So in other words artists who don't have the same pressures on them to find income to pay rent, bills and to find food.

All your points are true about commodification and most are aware of it yet choose to support the artist financially anyway because they wish them to continue creating.

Juniper can be seen on youtube as well.. so why bother to purchase the same thing from Sedition? people do so because they feel a connection to the artist and wish to support them. Artists live in an almost obsolete lifestyle now which doesn't fit with modern society. They need to be creative to make ends meet.

Societies romantic notion of the artist is the artists greatest foe.

The best way for you to understand the other side Vanessa is to quit your job and see how long you can survive as a full time artist. And I don't mean for a month or two.. but for ten years constantly creating new concepts and ideas without going stale, all the while having no guaranteed income. Try that then see how you feel about sites like Sedition.

What if income from Sedition allows me to pay for six months more tier for Immersiva? is that not beneficial? Or should I stick to ideologies and close the sim all the while feeling proud of my stance on commodification? It is not always so easily distinguishable what is good and bad beyond the initial reaction.

And in regards to "When Art becomes Content for sale it becomes a commodity and loses at least some of it's spiritual nature." So yesterday Juniper was full of spiritualism yet today after being on Sedition it lost something? Your comments actually fit into Marshall McLuhans "The medium is the message" concept whereby you are judging the work from where you find it.

I think if that is the case with you then you are not looking at the artworks themselves. You shouldn't use a broad brush to compartmentalize thousands upon thousands of works without properly observing them, simply because you perceive them as a commodity based on their origin.

If an artist is intentionally creating for a market, almost assembly line, thus losing that spiritualism you speak of then yes that sucks. But you have eyes.. you look at the work, you can't just assume that. You can see on your own without having to decide preemptively that a work has lost something simply because there is a $ beside it. If you can only distinguish assembly line art from real artwork by whether it is commodified then you are not looking at the actual work in front of you but letting other factors cloud your vision.

Furthermore, if you are a professor as I am interpreting, then you should be preparing your students for the harsh realities that await them outside the comfortable confines of student life and student loans. The greatest complaint artists have for their professors is often how little they were prepared for real life, and while ideologies are nice they need to be mixed with realities which I hope you are also offering them.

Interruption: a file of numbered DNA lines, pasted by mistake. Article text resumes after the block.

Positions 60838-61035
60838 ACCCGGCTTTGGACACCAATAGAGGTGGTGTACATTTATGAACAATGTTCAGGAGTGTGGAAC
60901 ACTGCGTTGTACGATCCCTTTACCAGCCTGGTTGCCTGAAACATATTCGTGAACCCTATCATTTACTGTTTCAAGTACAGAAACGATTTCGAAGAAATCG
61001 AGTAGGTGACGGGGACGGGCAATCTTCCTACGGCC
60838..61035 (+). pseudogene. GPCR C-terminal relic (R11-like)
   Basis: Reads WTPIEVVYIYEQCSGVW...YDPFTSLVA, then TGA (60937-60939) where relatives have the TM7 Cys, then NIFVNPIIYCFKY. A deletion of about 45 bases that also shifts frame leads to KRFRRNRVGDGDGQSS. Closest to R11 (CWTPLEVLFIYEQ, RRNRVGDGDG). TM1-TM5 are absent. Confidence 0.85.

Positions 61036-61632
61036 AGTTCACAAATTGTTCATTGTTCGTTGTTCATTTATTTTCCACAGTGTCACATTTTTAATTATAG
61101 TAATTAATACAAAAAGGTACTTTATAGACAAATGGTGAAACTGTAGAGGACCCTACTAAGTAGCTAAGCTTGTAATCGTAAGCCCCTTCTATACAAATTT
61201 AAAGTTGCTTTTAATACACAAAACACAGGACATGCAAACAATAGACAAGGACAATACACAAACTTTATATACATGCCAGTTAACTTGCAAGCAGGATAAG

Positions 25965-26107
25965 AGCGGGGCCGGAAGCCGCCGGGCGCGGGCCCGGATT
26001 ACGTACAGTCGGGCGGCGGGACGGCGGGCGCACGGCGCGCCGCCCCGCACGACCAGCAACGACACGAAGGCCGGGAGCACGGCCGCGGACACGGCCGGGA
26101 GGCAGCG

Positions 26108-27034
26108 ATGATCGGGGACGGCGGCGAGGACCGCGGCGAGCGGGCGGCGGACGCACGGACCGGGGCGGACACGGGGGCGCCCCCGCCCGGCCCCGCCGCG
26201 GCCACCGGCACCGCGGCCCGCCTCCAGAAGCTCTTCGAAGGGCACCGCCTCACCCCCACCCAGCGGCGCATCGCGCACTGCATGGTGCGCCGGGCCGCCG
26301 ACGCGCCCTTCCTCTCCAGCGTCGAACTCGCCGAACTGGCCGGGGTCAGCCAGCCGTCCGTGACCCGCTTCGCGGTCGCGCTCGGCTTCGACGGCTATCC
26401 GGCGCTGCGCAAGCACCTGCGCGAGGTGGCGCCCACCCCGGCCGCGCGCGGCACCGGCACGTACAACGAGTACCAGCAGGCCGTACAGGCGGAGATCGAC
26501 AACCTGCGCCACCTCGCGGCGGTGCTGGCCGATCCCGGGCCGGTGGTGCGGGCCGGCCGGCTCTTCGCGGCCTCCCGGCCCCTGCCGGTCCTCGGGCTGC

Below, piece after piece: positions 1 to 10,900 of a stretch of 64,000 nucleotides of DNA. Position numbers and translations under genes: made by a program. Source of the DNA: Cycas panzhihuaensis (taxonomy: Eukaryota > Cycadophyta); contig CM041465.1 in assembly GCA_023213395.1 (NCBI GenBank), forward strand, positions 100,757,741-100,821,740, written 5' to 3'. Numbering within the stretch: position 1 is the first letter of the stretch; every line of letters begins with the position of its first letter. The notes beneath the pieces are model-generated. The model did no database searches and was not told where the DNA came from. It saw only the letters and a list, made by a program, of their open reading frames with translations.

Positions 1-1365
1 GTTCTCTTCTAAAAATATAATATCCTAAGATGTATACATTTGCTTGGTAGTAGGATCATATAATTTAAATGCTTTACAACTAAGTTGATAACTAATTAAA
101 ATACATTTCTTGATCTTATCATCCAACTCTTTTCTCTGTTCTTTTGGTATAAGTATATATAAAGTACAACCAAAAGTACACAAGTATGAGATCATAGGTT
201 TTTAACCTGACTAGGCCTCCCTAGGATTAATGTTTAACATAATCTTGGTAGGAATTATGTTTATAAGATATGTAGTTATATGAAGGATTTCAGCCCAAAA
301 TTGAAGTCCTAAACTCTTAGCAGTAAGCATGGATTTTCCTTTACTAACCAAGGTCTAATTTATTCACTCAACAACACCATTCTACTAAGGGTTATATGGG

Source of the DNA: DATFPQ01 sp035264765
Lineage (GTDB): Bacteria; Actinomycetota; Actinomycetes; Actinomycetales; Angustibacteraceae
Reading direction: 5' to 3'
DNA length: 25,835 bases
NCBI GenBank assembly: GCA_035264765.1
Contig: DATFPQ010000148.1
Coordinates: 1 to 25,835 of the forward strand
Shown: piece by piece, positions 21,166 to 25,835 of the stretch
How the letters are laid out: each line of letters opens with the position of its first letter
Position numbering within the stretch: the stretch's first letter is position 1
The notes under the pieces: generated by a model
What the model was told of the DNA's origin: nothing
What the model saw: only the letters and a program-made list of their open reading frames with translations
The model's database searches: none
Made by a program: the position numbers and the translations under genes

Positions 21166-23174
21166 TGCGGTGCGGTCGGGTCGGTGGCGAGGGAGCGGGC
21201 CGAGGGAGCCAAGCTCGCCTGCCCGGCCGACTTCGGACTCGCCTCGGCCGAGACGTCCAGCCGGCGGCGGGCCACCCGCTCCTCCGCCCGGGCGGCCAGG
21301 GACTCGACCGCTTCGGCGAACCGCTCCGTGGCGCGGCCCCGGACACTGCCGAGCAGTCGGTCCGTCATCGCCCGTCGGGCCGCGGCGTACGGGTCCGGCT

I can't tell if my response seems harsh, but I don't intend it to be overly so. Hopefully it creates a alternate perspective.

Scarp Godenot said...

I also feel the need to chime in regarding Vanessa's comments above. I myself am a professional artist and I hear these comments all the time that art should be 'above commerce'. That somehow it is the province only of the amateur or hobbyist. In my opinion this stems from the idea that since making art is enjoyable and rewarding as a process, that somehow it is wrong to make money from it as well.

Anyone who has been in the art world for very long will realize that selling artworks is NOT selling out. Making art costs money, and someone has to pay those costs.

It is very elitist, to require that artists work be done for free. In the history of art, it never has.

Art was paid for throughout history by either patronage or sales of the commodity of the artwork. Why should this be different now? I think that a lot of this type of idea comes from the art teachers and academics, who teach their students that purity requires that art is not tainted by mammon.

Ironically, they are the beneficiaries of patronage. Their patrons, (the schools and universities) require that they make art or lose their jobs. Don't forget that. They are also being paid to make art even if they don't sell much of the commodity.

So to sum up. Artists need two things: an audience and a living. This applies across all art forms from literature to music to painting or whatever....

The idea that a commodity is somehow not spiritual or tainted by lack of purity is ridiculous. Stewart Brand famously predicted '..information wants to be free' and we see the result of this in the internet. What is happenening today is that all creatives are under attack by those who believe their work is worthless, while at the same time wanting to experience it.

Digital art isn't 'pure' or 'spiritual' any more than any other art.